Having built his appeal to Russian citizens on the idea that he had restored stability and put an end to the economic chaos that followed the collapse of the Soviet Union, Putin has now imperilled the foundations of his domestic political appeal. For the past 22 years, since he first came to office in December 1999, the president’s supporters have been able to argue that he is at least better than the alternative, recalling the turbulent decade that came before, when people lost their life savings overnight and salaries and pensions went unpaid. But no more.

Instead, Putin has turned to stoking hostility against the West and fuelling historical grievances, insisting that it is Russia that is under attack. The worse the domestic economic situation gets, the more he will lash out and try to blame the West, or as he called it in a meeting with his economic advisers on 28 February, the “empire of lies”. He has already ordered his nuclear forces on alert in response to Western sanctions, which he framed as a necessary defensive step.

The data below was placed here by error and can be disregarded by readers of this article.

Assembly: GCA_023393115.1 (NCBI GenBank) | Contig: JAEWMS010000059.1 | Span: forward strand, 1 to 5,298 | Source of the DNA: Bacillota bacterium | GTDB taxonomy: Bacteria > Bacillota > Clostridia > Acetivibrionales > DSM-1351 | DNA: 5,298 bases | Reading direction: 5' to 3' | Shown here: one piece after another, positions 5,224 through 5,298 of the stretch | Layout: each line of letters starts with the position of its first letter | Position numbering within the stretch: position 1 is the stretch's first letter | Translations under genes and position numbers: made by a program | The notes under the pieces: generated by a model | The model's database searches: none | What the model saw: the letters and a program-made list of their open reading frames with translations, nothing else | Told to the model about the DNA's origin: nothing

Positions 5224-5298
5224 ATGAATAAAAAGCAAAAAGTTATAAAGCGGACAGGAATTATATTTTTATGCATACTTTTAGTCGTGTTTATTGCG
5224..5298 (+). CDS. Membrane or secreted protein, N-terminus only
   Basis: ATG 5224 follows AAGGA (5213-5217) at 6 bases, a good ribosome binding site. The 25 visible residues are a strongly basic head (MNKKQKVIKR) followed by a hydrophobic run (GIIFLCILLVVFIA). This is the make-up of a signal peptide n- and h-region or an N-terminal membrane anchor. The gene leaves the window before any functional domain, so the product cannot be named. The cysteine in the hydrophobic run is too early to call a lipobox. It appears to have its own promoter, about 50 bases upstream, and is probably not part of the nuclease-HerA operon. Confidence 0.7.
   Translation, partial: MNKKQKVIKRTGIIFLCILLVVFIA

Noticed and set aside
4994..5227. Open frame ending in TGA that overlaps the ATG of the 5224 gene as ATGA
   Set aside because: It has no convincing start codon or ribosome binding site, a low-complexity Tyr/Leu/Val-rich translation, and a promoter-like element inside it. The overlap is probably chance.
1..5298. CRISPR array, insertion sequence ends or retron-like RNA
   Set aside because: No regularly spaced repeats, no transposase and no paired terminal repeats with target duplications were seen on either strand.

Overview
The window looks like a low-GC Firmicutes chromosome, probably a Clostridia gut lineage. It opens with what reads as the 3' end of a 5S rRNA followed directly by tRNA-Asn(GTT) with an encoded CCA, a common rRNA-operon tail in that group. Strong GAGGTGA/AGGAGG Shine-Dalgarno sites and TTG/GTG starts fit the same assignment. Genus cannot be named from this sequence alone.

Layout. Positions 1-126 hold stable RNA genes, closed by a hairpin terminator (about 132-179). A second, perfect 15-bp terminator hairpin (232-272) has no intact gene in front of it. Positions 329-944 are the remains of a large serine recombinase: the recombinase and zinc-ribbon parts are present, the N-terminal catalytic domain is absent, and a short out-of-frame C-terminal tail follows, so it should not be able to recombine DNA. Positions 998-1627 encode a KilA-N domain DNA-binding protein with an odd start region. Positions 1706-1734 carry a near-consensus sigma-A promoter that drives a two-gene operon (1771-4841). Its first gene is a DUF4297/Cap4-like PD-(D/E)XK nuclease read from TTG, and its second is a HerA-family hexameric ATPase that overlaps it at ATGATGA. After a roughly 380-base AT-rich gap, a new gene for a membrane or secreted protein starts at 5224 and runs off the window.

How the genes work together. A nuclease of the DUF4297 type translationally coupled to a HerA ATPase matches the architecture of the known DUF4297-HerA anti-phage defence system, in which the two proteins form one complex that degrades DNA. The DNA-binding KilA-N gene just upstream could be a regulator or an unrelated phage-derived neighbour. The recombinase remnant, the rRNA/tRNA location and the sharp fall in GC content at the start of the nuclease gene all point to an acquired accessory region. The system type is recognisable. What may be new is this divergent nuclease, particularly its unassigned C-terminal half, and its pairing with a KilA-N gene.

Over the past week, the Russian leader has also convened a series of televised meetings with senior officials and powerful businessmen, which are designed to demonstrate the extent of his power and that he has the unquestioning support of the country’s elite. He bullied and humiliated Sergei Naryshkin, the head of his foreign intelligence service, in front of the cameras, reducing one of the most powerful men in Russia to a stammering and visibly nervous wreck. But these performances have also served to demonstrate how paranoid and isolated Putin has become over the course of the coronavirus pandemic, addressing his underlings from the far end of an absurdly long table, or from the opposite side of the room, apparently afraid to come within 15 feet of his cabinet.